“Stay low!” “You’re standing up!” “Use your legs!” “Shrug your shoulders!” “Get down!”

You know you’ve said one (or all!) of these phrases before. But if you find yourself saying it over, and over, and over again, maybe verbal feedback isn’t working?

That’s why I like to run the drill “Feel the Burn!” Players get immediate feedback that signals they are standing while passing the ball AS IT HAPPENS.

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How To Create Your Own Volleyball Drill

If I had to name my top three favorite aspects of coaching volleyball, it would be:

1) Helping young players develop into volleyball athletes with confidence and self esteem;

2) Constantly being challenged to out-strategize our opponents; and

3) Creating new volleyball drills.

I guess number three, creating new drills, is BECAUSE of my top two. I like to get creative at practice and create drills specific to my team’s age, level of play, potential, strengths, and weaknesses.

There’s an ART to creating a good volleyball drill!

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Under Pressure: Passing Challenge Drill To Identify Top Passers

Warning: This drill could result in hurt feelings.

Now, in volleyball, most of our drills should focus on building teamwork and team chemistry. I don’t believe there are any other team sports quite like volleyball, and you need buy-in from every single player in order to be successful.

That being said, sometimes you need players to face reality.

Yes, we all support one another, and yes, we’ll shake off mistakes as they come. But at the end of the day, there are players on your team who are better at hitting, serving, passing, etc.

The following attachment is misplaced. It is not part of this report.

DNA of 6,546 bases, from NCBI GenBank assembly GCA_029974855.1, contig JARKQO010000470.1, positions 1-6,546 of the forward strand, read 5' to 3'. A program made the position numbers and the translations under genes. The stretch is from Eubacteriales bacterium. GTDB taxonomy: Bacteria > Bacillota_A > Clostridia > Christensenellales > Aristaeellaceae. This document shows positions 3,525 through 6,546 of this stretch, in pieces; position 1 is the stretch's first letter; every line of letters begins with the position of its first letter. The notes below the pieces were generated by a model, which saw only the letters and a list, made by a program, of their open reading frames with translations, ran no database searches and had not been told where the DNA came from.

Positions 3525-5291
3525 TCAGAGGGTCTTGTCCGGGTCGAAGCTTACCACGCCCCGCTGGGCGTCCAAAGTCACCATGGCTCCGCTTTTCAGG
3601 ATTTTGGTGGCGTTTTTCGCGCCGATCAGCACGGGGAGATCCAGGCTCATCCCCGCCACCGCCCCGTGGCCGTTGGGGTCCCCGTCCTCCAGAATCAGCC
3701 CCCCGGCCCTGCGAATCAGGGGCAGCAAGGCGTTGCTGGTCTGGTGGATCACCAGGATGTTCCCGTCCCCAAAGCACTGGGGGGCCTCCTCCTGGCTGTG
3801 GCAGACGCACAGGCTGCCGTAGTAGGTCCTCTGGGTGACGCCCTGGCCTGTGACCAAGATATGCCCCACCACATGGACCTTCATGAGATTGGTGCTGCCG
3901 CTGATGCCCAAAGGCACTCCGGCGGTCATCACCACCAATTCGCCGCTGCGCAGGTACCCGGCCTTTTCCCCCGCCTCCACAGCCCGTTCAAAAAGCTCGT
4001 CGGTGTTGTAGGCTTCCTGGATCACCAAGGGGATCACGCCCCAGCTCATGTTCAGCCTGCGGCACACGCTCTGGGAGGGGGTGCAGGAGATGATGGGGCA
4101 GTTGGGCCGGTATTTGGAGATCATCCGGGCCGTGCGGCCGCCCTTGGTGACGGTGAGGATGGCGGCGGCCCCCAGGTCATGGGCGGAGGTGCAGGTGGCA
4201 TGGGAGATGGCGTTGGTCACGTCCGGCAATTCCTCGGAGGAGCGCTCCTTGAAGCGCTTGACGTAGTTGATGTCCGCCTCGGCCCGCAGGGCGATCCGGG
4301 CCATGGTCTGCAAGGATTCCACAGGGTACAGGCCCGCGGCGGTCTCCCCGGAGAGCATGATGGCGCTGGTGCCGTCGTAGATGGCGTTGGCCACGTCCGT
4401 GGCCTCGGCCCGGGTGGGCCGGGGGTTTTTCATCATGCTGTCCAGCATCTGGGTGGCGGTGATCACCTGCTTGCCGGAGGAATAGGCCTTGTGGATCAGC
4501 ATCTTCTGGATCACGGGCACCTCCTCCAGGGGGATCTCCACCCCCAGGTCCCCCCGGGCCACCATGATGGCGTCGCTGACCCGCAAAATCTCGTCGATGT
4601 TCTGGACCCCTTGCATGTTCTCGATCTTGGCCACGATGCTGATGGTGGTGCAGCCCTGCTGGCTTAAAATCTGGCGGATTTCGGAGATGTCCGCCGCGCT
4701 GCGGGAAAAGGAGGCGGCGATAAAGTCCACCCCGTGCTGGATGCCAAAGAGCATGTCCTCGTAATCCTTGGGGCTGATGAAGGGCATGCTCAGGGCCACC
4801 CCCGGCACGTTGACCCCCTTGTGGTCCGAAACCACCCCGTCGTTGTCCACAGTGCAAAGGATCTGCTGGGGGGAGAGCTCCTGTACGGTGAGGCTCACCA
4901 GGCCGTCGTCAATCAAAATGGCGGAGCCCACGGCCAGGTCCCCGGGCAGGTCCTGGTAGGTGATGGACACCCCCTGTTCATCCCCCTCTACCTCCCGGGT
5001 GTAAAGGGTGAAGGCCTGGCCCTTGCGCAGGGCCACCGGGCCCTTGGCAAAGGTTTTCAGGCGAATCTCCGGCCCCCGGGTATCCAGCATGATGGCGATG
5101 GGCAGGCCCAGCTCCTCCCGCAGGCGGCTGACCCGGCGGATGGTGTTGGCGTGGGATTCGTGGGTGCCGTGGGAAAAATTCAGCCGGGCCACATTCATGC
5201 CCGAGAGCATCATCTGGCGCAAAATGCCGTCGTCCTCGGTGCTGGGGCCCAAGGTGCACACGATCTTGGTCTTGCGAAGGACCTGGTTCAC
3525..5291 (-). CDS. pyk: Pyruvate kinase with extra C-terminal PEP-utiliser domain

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Simple Passing Drill To Get Your Players Moving!

One of the biggest mistakes I see new coaches make is that they focus on teaching a skill in a controlled environment, but unfortunately this doesn’t translate well to game scenarios.

In a match, you’ll never have someone toss the ball to you, exactly where you’re expecting it, over and over again. In an effort to get my players used to MOVING and EXPECTING to move to the ball, I came up with this simple passing progression drill. It’s a perfect “beginning of the season” drill and is great as a skill check-up drill later in the season as well.

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Run a Half-Court Round Robin Tournament at Your Next Volleyball Practice

Although I’m big on creating drills to suit my team and their specific needs each season, there’s a classic drill that I always make time for! 

Running a half-court round robin with your team is a simple way to let your players lighten up a little and enjoy competing against one another. Best of all, it’s pretty simple!

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1 Touch - 2 Touch- 3 Touch - Columbus

Normally I’m all for keeping drill names short and sweet, but sometimes a long descriptive name helps players remember a drill better (and it makes me laugh hearing them repeat it).

But that’s not WHY I like 1 touch, 2 touch, 3 touch, Columbus (sort of a “left foot, left foot, left foot, right” ring to it, no?). I like this drill because it gets my players MOVING, and it helps players who are new to the concept of “pass-set-hit” transition from “bump ball.”